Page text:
On January 5, 2021, an amendment to the Health Information Technology for Economic and Clinical Health (“HITECH”) Act was signed into law. The amendment requires the U.S. Department of Health and Human Services (“HHS”) to “consider certain recognized security practices of covered entities and business associates when making certain determinations” regarding fines, audit results, or other remedies for resolving potential violations of the Health Insurance Portability and Accountability Act of 1996 (“HIPAA”). For organizations subject to HIPAA, the amendment provides substantial incentives to establish or improve their cybersecurity programs. While it does not establish a complete safe harbor from HIPAA enforcement, the amendment does offer organizations a chance to mitigate financial penalties and other negative regulatory actions that may result from a data breach. Continue Reading HITECH Amendment Provides Some Protection For Covered Entities and Business Associates that Adopt Recognized Security Standards
On December 23, 2020, the European Commission (the “Commission”) published its inception impact assessment (“Inception Impact Assessment”) of policy options for establishing a European Health Data Space (“EHDS”). The Inception Impact Assessment is open for consultation until February 3, 2021, encouraging “citizens and stakeholders” to “provide views on the Commission’s understanding of the current situation, problem and possible solutions”.
On 18 January 2021, the UK Parliamentary Office of Science and Technology (“POST”)* published its AI and Healthcare Research Briefing about the use of artificial intelligence (“AI”) in the UK healthcare system (the “Briefing”). The Briefing considers the potential impacts of AI on the cost and quality of healthcare, and the challenges posed by the wider adoption of AI, including safety, privacy and health inequalities.
The Briefing summarises the different possible applications of AI in healthcare settings, which raises unique considerations for healthcare providers. It notes that AI, developed through machine learning algorithms, is not yet widely used within the NHS, but some AI products are at various stages of trial and evaluation. The areas of healthcare identified by the Briefing as having the potential for AI to be incorporated include (among others): interpretation of medical imaging, planning patients’ treatment, and patient-facing applications such as voice assistants, smartphone apps and wearable devices.
In addition to releasing the new EU Cybersecurity Strategy before the holidays (see our post here), the Commission published a revised Directive on measures for high common level of cybersecurity across the Union (“NIS2”) and a Directive on the resilience of critical entities (“Critical Entities Resilience Directive”). In this blog post, we summarize key points relating to NIS2, including more onerous security and incident reporting requirements; extending requirements to companies in the food, pharma, medical device, and chemical sectors, among others; and increased powers for regulators, including the ability to impose multi-million Euro fines.
The Commission is seeking feedback on NIS2 and the Critical Entities Resilience Directive, and recently extended its original deadline of early February to March 11, 2021 (responses can be submitted here and here).
On 17 December 2020, the Council of Europe’s* Ad hoc Committee on Artificial Intelligence (CAHAI) published a Feasibility Study (the “Study”) on Artificial Intelligence (AI) legal standards. The Study examines the feasibility and potential elements of a legal framework for the development and deployment of AI, based on the Council of Europe’s human rights standards. Its main conclusion is that current regulations do not suffice in creating the necessary legal certainty, trust, and level playing field needed to guide the development of AI. Accordingly, it proposes the development of a new legal framework for AI consisting of both binding and non-binding Council of Europe instruments.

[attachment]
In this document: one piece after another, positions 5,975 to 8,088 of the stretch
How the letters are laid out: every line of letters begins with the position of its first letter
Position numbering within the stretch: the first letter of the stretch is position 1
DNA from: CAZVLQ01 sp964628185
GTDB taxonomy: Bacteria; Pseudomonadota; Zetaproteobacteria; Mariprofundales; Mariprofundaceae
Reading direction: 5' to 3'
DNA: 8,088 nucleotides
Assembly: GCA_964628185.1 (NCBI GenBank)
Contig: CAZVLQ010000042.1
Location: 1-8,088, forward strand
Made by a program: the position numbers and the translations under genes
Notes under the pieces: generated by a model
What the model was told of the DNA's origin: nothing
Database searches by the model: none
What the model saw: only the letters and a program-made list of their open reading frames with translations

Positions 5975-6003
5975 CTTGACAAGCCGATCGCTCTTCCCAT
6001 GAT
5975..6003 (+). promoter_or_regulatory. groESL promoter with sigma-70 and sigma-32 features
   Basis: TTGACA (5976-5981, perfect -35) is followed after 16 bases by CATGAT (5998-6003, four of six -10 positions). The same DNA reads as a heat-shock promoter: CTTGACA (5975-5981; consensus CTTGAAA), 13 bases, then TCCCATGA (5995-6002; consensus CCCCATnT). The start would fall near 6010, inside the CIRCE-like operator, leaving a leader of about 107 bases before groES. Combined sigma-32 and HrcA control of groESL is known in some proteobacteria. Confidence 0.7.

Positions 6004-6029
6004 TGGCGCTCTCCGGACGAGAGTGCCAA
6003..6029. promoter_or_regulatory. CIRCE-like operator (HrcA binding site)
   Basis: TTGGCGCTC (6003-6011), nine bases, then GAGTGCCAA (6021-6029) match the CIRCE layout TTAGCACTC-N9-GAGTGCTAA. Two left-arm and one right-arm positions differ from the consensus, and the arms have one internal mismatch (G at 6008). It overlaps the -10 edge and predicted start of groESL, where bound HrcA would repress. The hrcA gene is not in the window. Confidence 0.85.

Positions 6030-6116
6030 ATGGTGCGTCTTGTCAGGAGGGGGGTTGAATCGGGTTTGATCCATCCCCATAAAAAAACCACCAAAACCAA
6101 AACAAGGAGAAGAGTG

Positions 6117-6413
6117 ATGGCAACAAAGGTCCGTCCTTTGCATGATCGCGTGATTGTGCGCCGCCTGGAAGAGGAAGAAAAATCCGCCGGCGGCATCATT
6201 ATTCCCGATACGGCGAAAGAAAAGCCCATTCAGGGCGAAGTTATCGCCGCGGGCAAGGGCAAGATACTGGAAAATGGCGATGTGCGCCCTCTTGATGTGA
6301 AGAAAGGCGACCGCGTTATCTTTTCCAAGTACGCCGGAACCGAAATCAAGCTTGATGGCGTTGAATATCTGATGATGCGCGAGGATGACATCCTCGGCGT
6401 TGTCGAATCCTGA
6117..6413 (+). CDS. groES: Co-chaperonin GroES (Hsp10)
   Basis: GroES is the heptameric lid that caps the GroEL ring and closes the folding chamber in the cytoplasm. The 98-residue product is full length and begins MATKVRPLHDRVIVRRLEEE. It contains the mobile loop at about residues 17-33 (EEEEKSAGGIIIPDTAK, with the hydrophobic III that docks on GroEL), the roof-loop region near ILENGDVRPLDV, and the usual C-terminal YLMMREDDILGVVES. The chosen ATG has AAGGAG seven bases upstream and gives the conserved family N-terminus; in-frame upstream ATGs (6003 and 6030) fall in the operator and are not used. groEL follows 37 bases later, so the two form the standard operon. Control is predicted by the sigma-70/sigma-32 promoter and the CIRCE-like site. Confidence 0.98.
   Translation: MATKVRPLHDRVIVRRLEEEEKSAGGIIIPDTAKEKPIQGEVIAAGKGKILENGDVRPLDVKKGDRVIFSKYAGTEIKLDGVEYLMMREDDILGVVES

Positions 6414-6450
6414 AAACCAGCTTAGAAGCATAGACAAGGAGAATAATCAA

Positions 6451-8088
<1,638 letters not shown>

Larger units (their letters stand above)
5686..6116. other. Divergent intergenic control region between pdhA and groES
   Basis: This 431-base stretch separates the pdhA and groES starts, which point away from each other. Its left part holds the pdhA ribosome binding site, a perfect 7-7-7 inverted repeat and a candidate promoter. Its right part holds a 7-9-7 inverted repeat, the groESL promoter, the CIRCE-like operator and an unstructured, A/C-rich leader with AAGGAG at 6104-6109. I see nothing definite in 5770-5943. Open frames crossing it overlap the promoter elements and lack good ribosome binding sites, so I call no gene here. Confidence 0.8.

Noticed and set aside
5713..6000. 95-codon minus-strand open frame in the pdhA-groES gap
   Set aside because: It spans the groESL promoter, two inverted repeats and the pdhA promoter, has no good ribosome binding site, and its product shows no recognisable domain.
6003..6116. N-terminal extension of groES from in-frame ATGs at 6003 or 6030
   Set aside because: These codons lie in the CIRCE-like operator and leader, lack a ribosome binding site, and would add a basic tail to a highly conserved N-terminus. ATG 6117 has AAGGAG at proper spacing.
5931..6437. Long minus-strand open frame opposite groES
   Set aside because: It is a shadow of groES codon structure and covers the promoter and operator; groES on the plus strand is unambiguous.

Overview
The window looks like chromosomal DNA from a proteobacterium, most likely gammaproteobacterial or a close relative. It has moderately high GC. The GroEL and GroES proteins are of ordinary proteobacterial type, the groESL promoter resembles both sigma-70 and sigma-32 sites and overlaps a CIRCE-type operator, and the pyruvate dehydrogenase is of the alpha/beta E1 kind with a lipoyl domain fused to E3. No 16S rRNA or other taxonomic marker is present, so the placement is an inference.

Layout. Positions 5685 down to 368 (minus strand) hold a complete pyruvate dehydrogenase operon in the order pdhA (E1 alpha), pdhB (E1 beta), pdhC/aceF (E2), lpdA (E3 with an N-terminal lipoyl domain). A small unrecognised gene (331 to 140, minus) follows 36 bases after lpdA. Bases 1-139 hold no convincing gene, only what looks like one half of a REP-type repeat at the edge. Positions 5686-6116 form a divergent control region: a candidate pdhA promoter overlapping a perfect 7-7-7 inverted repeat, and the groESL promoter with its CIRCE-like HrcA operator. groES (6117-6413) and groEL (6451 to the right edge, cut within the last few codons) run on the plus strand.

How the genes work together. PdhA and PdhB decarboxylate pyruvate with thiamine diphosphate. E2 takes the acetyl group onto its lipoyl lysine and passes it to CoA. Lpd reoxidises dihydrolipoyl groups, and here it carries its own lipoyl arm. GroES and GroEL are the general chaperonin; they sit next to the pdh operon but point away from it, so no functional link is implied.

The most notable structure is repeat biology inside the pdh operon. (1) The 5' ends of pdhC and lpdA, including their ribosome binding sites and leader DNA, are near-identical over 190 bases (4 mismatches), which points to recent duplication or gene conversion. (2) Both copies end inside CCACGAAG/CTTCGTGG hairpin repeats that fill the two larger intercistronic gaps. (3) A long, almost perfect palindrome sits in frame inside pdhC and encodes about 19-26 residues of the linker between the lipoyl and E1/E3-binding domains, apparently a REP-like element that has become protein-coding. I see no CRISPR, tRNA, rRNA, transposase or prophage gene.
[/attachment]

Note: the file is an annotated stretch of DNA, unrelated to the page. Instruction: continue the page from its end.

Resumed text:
The Study recognizes the major opportunities of AI systems to promote societal development and human rights. Alongside these opportunities, it also identifies the risks that AI could endanger rights protected by the European Convention on Human Rights (ECHR), as well as democracy and the rule of law. Examples of the risks to human rights cited in the Study include AI systems that undermine the right to equality and non-discrimination by perpetuating biases and stereotypes (e.g., in employment), and AI-driven surveillance and tracking applications that jeopardise individuals’ right to freedom of assembly and expression.
On January 6, 2021 the UK’s Department of Health and Social Care (“DHSC”) published “A Guide to Good Practice for Digital and Data-Driven Health Technologies” (the “Guidance”). The Guidance updates the DHSC’s “Code of Conduct for Data-Driven Health and Care Technologies” (the “Code”) (for further information on the Code see our earlier blog, here).
As with the Code, the Guidance is a valuable resource to help parties understand what the National Health Service (“NHS”) looks for when acquiring digital and data-driven technologies for use in health and care.
On December 10, 2020, the Office for Civil Rights (“OCR”) of the U.S. Department of Health and Human Services (“HHS”) issued a proposed rule to modify the Standards for the Privacy of Individually Identifiable Health Information (the “Privacy Rule”) promulgated under the Health Insurance Portability and Accountability Act of 1996 (“HIPAA”) and the Health Information Technology for Economic and Clinical Health Act of 2009 (“HITECH Act”). According to HHS’s announcement, the proposed rule would amend the Privacy Rule to “support individuals’ engagement in their care, remove barriers to coordinated care, and reduce regulatory burdens on the health care industry.” Public comments on the proposed rule are currently being accepted through February 12, 2021.
The proposed rule is part of HHS’s Regulatory Sprint to Coordinated Care, initiated pursuant to Secretary Alex Azar’s value-based transformation agenda, which seeks to “promote value-based care by examining federal regulations that impede efforts among health care providers and health plans to better coordinate care for patients.” Throughout the Privacy Rule, HHS sought to protect health information while also permitting information sharing for certain beneficial purposes. However, stakeholders have questioned whether the Privacy Rule strikes the appropriate balance in certain situations.